Sunday, June 1, 2014

The Perfect Field Trip: Everything in Order

May 2013. Time to take our annual trip to the San Diego Natural History Museum. Payment sent. Check. Chaperones scheduled and chaperone groups organized. Check. Cafeteria notified. Check. Museum scavenger hunt printed. Check.
We were ready. Our sixth-grade teachers could all rest assured that everything was in order for the big day - because as we all know, while nice diversions from the humdrum-daily-school-routines, field trips can be sources of anxiety for teachers. However, we had it all: precision, efficiency, and control.
            But had we planned everything? If so, why were my students caught throwing paper airplanes made from museum maps off the second floor balcony on the day of our visit?
What had I done wrong? We had arranged the logistics, but had we really thought about the learning objectives? We had ensured that the students would at the very least look at the exhibits, as they scurried around looking for the scavenger hunt answers. And the exhibits complemented the science curriculum, right? But what did the trip mean to the students? Did they feel compelled to explore? What did they take home? Would they be excited to learn more? I knew something was missing.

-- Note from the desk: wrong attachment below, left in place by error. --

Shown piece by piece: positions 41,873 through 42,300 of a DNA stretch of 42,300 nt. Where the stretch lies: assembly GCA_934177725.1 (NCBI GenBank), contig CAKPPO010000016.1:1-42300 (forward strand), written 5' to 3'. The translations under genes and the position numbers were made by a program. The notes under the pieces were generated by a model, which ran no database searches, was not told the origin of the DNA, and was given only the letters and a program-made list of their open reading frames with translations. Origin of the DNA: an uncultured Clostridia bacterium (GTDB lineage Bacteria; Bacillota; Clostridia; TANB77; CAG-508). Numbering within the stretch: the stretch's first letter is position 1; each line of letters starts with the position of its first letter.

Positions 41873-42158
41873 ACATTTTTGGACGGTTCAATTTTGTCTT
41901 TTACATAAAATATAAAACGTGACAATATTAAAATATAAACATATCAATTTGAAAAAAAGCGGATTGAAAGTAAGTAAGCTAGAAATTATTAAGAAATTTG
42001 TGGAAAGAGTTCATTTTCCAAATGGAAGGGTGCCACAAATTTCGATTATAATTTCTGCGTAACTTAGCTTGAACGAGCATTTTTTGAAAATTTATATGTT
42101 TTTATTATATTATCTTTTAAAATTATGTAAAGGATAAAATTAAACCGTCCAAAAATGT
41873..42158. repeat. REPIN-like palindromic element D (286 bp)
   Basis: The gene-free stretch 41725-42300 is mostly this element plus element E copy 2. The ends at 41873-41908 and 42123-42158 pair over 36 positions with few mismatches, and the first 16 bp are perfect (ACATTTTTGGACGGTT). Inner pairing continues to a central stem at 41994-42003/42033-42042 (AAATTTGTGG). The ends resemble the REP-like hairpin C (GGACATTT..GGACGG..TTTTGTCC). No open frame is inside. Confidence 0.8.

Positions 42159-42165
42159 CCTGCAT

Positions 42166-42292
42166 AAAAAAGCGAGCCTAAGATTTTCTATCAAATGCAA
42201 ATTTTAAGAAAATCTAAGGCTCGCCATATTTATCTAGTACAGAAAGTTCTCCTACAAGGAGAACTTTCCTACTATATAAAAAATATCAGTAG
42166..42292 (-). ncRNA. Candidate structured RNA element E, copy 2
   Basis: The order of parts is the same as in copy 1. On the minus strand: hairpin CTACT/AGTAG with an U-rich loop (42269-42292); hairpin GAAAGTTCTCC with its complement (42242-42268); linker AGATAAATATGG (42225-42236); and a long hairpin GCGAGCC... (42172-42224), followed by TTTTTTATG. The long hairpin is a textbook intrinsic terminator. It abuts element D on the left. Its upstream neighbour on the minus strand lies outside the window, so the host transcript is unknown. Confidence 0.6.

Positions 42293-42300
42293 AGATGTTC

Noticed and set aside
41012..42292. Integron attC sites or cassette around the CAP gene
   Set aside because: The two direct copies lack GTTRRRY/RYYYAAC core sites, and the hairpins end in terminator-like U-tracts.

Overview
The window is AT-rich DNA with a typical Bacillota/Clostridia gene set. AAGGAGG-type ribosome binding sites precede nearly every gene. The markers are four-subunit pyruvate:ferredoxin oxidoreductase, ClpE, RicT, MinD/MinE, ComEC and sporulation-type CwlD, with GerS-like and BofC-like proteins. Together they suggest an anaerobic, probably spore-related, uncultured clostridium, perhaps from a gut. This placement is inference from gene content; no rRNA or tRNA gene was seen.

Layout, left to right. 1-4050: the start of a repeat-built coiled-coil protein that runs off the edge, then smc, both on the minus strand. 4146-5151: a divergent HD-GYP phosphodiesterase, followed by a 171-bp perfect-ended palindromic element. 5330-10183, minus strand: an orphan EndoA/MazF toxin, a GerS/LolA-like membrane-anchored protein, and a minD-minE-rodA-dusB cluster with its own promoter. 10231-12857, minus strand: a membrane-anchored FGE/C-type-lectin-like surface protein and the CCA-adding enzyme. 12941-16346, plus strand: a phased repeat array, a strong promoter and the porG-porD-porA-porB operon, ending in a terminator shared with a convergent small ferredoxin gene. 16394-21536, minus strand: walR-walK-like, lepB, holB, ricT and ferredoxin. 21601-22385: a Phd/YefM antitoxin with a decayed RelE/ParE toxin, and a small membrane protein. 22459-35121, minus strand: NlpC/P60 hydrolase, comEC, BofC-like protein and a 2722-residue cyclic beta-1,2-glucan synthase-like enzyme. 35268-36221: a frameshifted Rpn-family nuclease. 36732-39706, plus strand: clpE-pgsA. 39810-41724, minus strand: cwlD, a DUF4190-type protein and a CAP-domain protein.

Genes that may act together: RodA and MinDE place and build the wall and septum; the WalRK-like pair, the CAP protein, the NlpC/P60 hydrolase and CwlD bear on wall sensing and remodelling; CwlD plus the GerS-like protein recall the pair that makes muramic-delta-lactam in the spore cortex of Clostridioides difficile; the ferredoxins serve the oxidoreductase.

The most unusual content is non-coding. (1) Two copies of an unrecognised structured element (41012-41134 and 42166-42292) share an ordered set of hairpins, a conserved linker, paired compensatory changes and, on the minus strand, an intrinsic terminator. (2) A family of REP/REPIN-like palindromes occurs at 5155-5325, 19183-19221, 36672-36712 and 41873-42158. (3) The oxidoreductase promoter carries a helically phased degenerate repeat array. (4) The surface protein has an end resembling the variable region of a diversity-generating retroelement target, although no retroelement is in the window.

Consequently, when Kim Douillard at the San Diego Area Writing Project emailed me to find out if I’d be interested in participating in Intersections, a collaborative project with the San Diego Area Writing Project, the San Diego Natural History Museum and the Reuben H. Fleet Science Museum, I couldn’t have responded more quickly or with more enthusiasm. This was a chance to “reimagine the field trip experience.” We would take a close look at students’ field trip experiences and develop strategies for best practices with dedicated professionals. I would have the opportunity to work with San Diego area teachers and museum staff educators on five different Saturdays over a six-month period.
In November, we began our journey of exploration and study.

Next up -  Just what do we want our students to take away?


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